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Whitt v. Smith

decided: November 2, 1987.

SIMMIE WHITT, PLAINTIFF-APPELLEE,
v.
ROGER SMITH, ET AL., DEFENDANTS-APPELLANTS



Appeal from the United States District Court for the Northern District of Illinois, Western Division. No. 84 C 20116 -- Stanley J. Roszkowski, Judge.

Wood, Jr., Coffey, and Ripple, Circuit Judges.

Author: Wood

WOOD, Jr., Circuit Judge.

The plaintiff, Simmie Whitt, sued the defendants, the City of Rockford and several police officers, under 42 U.S.C. ยง 1983.*fn1 The plaintiff sought to recover damages for gunshot injuries he suffered when police made a warrantless entry into the plaintiff's apartment. Before trial, both the defendants and the plaintiff moved for summary judgment. The magistrate recommended that both motions be denied, and the district court adopted the magistrate's report and recommendation, with some additional comments. The defendants have appealed the denial of summary judgment on the issue of qualified immunity. Because we find that the district court did not adequately consider the evidence in the record in denying the defendants qualified immunity, we vacate the denial of summary judgment and remand to the district court for further proceedings.

I. FACTUAL BACKGROUND

The plaintiff agrees that the statement of facts in the magistrate's report and recommendation is correct, and we draw our summary of the facts from that report.

The plaintiff lived with others in an apartment at 210 1/2 Ogden Avenue in Rockford, Illinois. In the early hours of January 26, 1984, police entered the apartment and the plaintiff was shot and injured.

Five days earlier, a woman had been struck in the face with a gun by a black woman while shopping at O'Donnell's Foods in Rockford. Witnesses observed the assailant leaving with a black man in an older model green Chevrolet with the driver pointing a shotgun out the car's window.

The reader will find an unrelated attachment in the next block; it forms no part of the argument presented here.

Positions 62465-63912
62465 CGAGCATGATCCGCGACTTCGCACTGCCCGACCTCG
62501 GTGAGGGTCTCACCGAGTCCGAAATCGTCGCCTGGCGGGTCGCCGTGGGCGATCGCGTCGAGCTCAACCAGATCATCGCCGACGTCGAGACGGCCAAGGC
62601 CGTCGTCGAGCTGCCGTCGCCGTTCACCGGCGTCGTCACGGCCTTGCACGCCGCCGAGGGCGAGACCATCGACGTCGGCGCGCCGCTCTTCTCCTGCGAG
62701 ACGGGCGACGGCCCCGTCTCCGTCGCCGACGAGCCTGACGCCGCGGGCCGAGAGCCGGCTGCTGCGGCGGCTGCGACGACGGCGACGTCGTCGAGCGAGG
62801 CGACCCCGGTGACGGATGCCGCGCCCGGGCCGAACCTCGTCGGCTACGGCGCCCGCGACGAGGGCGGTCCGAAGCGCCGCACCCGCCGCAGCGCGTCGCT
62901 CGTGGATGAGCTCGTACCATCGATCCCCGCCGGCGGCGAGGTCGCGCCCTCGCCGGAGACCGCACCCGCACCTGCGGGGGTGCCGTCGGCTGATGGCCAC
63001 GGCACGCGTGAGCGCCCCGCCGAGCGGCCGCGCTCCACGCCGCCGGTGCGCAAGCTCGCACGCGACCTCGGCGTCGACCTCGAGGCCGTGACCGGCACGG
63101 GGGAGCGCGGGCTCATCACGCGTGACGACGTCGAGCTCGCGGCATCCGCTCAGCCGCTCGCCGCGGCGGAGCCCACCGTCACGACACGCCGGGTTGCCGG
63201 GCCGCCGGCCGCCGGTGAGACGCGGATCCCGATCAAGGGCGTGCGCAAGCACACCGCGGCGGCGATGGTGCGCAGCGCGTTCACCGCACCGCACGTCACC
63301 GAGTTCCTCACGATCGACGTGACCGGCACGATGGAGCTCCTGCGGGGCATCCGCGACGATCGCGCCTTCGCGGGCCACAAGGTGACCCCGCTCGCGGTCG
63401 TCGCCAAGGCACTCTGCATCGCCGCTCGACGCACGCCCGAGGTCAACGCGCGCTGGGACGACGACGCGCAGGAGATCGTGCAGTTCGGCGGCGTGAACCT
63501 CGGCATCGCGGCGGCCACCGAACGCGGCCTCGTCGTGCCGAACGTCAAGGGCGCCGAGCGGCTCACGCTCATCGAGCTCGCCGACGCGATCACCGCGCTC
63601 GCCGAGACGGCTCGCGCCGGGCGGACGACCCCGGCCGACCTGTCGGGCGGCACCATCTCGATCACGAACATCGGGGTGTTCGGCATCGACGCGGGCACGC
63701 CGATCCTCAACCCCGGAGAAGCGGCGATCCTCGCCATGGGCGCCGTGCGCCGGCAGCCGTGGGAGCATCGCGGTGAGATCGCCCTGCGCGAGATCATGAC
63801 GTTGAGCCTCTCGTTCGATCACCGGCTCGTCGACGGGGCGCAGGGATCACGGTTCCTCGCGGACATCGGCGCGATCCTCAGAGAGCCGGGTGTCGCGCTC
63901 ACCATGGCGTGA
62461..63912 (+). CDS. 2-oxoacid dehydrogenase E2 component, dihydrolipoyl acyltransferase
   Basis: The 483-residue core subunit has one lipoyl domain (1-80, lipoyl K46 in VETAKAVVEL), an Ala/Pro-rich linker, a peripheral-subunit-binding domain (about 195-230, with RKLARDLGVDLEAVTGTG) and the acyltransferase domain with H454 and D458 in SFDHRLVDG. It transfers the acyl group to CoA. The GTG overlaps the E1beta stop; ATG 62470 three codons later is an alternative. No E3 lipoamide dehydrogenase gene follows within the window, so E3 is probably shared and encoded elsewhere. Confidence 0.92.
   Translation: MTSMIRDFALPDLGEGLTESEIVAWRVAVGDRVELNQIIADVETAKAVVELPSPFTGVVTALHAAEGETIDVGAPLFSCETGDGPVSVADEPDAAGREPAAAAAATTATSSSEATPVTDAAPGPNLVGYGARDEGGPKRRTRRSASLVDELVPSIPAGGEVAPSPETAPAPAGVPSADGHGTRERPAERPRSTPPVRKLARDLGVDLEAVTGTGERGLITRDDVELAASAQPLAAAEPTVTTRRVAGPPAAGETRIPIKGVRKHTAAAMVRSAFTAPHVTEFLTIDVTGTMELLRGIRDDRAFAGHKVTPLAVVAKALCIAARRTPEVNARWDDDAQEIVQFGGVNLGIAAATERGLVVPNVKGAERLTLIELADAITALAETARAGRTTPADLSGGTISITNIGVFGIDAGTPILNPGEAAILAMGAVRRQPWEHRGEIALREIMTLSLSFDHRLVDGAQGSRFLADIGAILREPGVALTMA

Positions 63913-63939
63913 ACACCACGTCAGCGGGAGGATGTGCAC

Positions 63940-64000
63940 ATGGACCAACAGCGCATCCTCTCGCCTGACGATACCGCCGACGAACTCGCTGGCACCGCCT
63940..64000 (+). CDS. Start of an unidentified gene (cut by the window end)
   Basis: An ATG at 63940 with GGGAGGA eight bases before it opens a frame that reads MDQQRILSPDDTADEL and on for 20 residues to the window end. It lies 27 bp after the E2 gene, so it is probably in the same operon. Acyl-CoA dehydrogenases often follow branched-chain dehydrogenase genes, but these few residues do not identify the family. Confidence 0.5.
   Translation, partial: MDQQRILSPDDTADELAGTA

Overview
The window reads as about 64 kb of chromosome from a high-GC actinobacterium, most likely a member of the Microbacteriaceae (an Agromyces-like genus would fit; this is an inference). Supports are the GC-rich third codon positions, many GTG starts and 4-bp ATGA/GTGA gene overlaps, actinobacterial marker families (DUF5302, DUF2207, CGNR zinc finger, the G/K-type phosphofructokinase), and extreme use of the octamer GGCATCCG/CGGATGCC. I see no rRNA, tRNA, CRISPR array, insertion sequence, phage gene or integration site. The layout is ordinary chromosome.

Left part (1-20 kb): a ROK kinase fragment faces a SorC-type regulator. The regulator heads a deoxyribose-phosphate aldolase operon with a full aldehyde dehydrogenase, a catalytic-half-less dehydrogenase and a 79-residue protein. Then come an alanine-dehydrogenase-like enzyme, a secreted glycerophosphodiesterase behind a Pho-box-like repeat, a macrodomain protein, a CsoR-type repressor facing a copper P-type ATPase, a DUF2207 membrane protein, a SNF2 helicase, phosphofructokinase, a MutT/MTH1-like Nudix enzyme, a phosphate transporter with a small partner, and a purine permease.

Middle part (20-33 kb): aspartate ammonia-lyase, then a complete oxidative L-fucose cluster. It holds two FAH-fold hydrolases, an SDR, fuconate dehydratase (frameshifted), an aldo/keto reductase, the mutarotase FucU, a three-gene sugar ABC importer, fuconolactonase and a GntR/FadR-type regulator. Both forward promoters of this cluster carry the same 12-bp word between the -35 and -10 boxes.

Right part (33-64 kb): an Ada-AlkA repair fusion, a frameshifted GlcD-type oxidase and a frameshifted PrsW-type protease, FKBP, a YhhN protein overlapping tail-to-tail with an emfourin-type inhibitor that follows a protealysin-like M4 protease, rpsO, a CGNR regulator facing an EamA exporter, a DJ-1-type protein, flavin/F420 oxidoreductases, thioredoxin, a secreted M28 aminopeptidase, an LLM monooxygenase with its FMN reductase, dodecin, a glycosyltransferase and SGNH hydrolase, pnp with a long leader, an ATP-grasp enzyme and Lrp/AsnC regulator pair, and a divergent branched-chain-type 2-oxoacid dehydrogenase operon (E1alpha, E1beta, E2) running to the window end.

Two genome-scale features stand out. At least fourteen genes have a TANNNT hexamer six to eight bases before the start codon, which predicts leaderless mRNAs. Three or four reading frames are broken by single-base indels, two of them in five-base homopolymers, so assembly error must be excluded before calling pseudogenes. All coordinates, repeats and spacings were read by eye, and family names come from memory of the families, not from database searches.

A license check of the car indicated that the car was registered to John Moore, whose residence was listed as 210 1/2 Ogden. Defendant Officer Scheffels was assigned to investigate the incident, and he contacted Moore. Moore denied any participation in the incident, and told Scheffels that he had loaned his car to an acquaintance named Jeff. After the victim disappeared the police did not pursue the investigation.

Late on January 25, 1984, police received a call for assistance from Charles Blissit at 236 North Independence Avenue. Blissit told police that three black men, all armed and one carrying a rifle, had just been at that address. Blissit said that he had been with the woman who was pistol-whipped at O'Donnell's, and that he recognized one of the three men as having accompanied the assailant at O'Donnell's.

While the police were investigating the incident on Independence Avenue, they received a report of a shooting at 1827 Green Street,*fn2 which is about five blocks from 236 North Independence Avenue. Roger Purifoy had been shot in the bathroom of his girlfriend's apartment. He told police that his assailants were three black men, all were armed, and one was carrying a rifle or shotgun.

Officer Scheffels, who was on duty that night, went to the vicinity of the Green Street incident, but did not speak with the victim or any witnesses. He did not go to the Independence Avenue location, but when he heard the information broadcast about the incident there, he responded by broadcasting information he had acquired through his investigation of the O'Donnell's incident. The police gathered at John Moore's apartment at 210 1/2 Ogden. Moore's car was parked in front, and lights were on inside the apartment.

Defendant Sergeant Smith went to the Ogden Street address from the Green Street shooting. He decided that the officers should attempt to gain entry to the apartment by the resident's consent, if possible, but by force, if necessary. Two of the officers were assigned to the front of the building, and the other five went around to the rear entrance located at the top of some exterior stairs.

Defendant Officer McDonald, who was in full uniform, knocked on the rear door and announced himself as the police. After he repeated his knock and announcement, the door was opened by an individual who then attempted to shut it. The officers forced ...


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